VC fund Emerge Education, which has 80% of its investments in Europe and the rest in the United States, says that it may look at China more closely in two to three years, but not right now. One of its investments, Lingumi, which offers courses in China, won’t be affected by the proposed regulations. Emerge Education founder Jan Lynn-Matern said Lingumi could in fact stand to benefit from the changes, as it provides machine-based tutoring as opposed to the now controversial 1:1 tutoring.

Learn Capital is in a different boat. The firm has a stake in VIPKid, a startup poised to be negatively impacted by the new rules. The Tencent-backed startup has reportedly already shelved its U.S. public market listing even after hiring bankers. Learn did not respond to requests for comment.

Reach Capital has not invested in China due to investment risk, per partner Jennifer Carolan. She added that there is a lack of alignment in terms of values in edtech, as companies there are more focused on summative assessment and tutoring, and Reach believes those services are declining and not representative of the AI-powered future of education.

GSV Ventures’ managing partner Deborah Quazzo said her firm, which has bet on edtech unicorns like MasterClass, Guild Education and ClassDojo, has made a “concerted decision” to not invest in China.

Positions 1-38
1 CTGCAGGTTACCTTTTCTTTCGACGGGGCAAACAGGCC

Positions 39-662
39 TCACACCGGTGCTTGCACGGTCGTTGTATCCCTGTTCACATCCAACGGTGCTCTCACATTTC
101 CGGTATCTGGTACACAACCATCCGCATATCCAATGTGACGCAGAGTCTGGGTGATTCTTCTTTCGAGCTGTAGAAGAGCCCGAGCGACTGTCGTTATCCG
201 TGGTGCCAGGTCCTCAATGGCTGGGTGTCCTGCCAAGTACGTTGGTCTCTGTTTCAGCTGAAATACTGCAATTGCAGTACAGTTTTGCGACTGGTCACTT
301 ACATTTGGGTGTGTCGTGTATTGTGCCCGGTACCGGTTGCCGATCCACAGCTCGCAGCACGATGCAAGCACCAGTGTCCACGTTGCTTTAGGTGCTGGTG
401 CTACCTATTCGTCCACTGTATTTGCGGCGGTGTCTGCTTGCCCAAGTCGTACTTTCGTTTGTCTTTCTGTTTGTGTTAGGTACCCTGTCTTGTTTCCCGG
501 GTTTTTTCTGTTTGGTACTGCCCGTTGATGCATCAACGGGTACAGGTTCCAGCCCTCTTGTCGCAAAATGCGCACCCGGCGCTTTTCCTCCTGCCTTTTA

“We didn’t think we were smart enough to navigate, and that has proved to definitely be true,” she said. Instead, GSV is looking elsewhere.

Quazzo said GSV’s next fund, which is currently being raised, could end up being half-international, and the majority of it will be dedicated to India-based startups. GSV’s Fund II made 22 investments in the United States, seven in India, and one each in South Africa, Croatia, Jordan and Indonesia — a stark departure from its first fund, which had one international investment.

The energy for India edtech is palpable. Bangalore-based Byju’s is one of the most valuable edtech startups in the world, and it’s a mass consolidator, too. Quazzo noted that, culturally, India prioritizes education similarly to China, and the nation’s rising GDP per capita could make for a massive market down the road.

Conversations with other investors — as well as quick scans of portfolio pages — show that Quazzo isn’t alone in having all eyes on India. One report estimates that India’s edtech industry will hit $30 billion in the next decade, and another estimates that Indian edtech raised $2.2 billion in 2020.

Applyboard co-founder Martin Basiri believes the overall cultural focus on education in China will enable top edtech startups to prosper there over the long term, regardless of the circumstances today.

“All parents care about their children’s education, but Chinese parents make education a cornerstone of their family life … it’s a fundamental part of their culture,” he said. “It is nearly impossible to stop the momentum of innovation seen within edtech and China over the last few years, especially when excellence in education is part of the community’s culture.”